Your example makes no sense at all so it is hard to understand what you think the result should be. By using low-level classes like `ECFieldElement`

you are taking full responsibility to provide sensible parameters. You have selected NIST curve P-224. This elliptic curve is defined over a specific field. You can retrieve the prime 'q' for this finite field and use it to create field elements by the following (departing from your example):

```
X9ECParameters x9 = NISTNamedCurves.getByName("P-224");
ECCurve.Fp curve = (Fp) x9.getCurve();
BigInteger q = curve.getQ();
ECFieldElement x1 = new ECFieldElement.Fp(q, new BigInteger("8"));
ECFieldElement y1 = new ECFieldElement.Fp(q, new BigInteger("9"));
```

The first argument of the `ECFieldElement.Fp`

constructor is the prime that defines the field.

The second problem with your example is that not every pair (x,y) of integers is a point on the elliptic curve. The chance of a random (x,y) being on P-224 is incredibly small. Here again, by messing with the low-level EPoint classes Bouncycastle does not check this for you. So while you can make the machinery of the elliptic curve addition software run and give you answers, those answers are meaningless.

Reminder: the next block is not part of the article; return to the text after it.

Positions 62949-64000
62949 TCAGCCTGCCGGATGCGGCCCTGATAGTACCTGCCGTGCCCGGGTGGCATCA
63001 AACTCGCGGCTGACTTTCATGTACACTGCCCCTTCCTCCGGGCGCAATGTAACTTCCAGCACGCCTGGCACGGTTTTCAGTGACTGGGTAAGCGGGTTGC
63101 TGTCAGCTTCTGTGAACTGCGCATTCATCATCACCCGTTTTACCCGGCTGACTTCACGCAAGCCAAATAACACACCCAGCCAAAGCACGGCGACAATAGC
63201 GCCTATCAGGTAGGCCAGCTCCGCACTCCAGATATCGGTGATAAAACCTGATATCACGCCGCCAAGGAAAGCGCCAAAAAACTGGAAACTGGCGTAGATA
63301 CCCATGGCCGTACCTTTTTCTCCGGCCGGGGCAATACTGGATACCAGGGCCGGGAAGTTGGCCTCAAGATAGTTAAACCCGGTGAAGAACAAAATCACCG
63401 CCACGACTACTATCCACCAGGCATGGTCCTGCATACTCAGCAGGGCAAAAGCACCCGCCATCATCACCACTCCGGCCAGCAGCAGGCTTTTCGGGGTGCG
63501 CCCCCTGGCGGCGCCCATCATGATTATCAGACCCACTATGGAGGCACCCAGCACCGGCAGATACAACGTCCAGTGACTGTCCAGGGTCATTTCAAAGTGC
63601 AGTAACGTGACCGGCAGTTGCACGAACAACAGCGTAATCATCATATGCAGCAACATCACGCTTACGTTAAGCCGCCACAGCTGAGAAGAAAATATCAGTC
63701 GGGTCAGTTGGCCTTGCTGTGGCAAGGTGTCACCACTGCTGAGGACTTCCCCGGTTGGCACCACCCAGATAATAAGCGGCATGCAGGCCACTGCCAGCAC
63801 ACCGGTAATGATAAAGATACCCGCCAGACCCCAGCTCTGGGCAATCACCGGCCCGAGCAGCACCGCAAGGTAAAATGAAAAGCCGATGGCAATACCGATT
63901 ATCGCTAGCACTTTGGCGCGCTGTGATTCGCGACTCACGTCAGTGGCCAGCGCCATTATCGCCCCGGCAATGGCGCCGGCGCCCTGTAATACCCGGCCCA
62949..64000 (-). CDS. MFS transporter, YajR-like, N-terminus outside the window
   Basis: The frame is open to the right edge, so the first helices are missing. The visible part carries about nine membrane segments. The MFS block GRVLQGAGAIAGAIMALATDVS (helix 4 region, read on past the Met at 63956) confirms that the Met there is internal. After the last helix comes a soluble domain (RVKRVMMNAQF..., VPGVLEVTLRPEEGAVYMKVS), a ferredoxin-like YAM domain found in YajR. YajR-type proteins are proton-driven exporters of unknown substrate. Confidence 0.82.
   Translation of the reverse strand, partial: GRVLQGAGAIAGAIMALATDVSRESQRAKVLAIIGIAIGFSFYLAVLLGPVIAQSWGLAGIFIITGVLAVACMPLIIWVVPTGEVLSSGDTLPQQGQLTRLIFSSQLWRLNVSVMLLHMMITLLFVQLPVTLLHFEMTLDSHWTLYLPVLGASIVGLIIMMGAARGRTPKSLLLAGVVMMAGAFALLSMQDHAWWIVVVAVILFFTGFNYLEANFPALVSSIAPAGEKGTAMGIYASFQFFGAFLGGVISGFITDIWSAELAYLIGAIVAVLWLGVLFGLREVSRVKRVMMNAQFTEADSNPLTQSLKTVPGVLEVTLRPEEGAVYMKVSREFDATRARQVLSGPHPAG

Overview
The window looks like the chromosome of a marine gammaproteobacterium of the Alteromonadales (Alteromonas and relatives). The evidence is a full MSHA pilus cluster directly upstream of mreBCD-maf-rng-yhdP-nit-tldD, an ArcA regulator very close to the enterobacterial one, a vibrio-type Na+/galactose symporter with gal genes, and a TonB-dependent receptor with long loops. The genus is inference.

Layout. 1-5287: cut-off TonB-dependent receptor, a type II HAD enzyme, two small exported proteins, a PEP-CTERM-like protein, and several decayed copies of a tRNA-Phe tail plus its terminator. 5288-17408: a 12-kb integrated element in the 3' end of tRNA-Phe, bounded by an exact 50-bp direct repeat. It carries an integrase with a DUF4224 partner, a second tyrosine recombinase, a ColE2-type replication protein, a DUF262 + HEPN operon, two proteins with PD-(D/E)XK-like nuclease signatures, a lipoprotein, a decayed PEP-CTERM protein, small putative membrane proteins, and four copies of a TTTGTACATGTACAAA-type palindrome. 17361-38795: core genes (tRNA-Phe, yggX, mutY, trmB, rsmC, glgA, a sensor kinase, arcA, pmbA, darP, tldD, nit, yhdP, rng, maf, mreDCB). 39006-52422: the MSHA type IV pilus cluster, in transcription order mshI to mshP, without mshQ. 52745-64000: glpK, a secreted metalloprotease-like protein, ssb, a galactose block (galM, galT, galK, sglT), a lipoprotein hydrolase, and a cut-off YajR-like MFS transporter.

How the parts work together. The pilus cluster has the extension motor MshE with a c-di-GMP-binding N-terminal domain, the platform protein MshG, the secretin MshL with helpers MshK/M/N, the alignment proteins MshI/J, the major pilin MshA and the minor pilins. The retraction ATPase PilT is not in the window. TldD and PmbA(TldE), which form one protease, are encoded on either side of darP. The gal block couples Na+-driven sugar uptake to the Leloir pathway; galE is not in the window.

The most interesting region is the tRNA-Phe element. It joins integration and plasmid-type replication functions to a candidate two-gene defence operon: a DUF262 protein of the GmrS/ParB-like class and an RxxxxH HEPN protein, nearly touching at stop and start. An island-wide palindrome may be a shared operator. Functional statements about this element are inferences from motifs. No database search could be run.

To make any more progress I have to ask first: what are you trying to do?

**EDIT:**

There are two basic ways to find a point on an elliptic curve.

- take an existing known point on the curve and scalar multiply by an integer. The result is another point on the curve.
- Pick an x-coordinate, say x1. Plug it into the right side of the elliptic curve formula to y1^2 = E(x1). Then attempt to compute a square root in the field. If the square root exists, then you get two points (x1, y1) and (x1,-y1) that are on the curve. If the square root does not exists, then there is no point on the curve with x-coordinate x1.

You can get a point on your elliptic curve by `ECPoint.Fp = (ECPoint.Fp)x9.getG();`

You can multiply that point by an integer with the `ECPoint.multiply(...)`

.

Using method #2 is harder than it needs to be with Bouncycastle. All the methods are in the ECPoint and ECFieldElement classes. The ECFieldElement class contains a public square root method that you can use to attempt to compute the square root. If it returns null then the square root does not exist.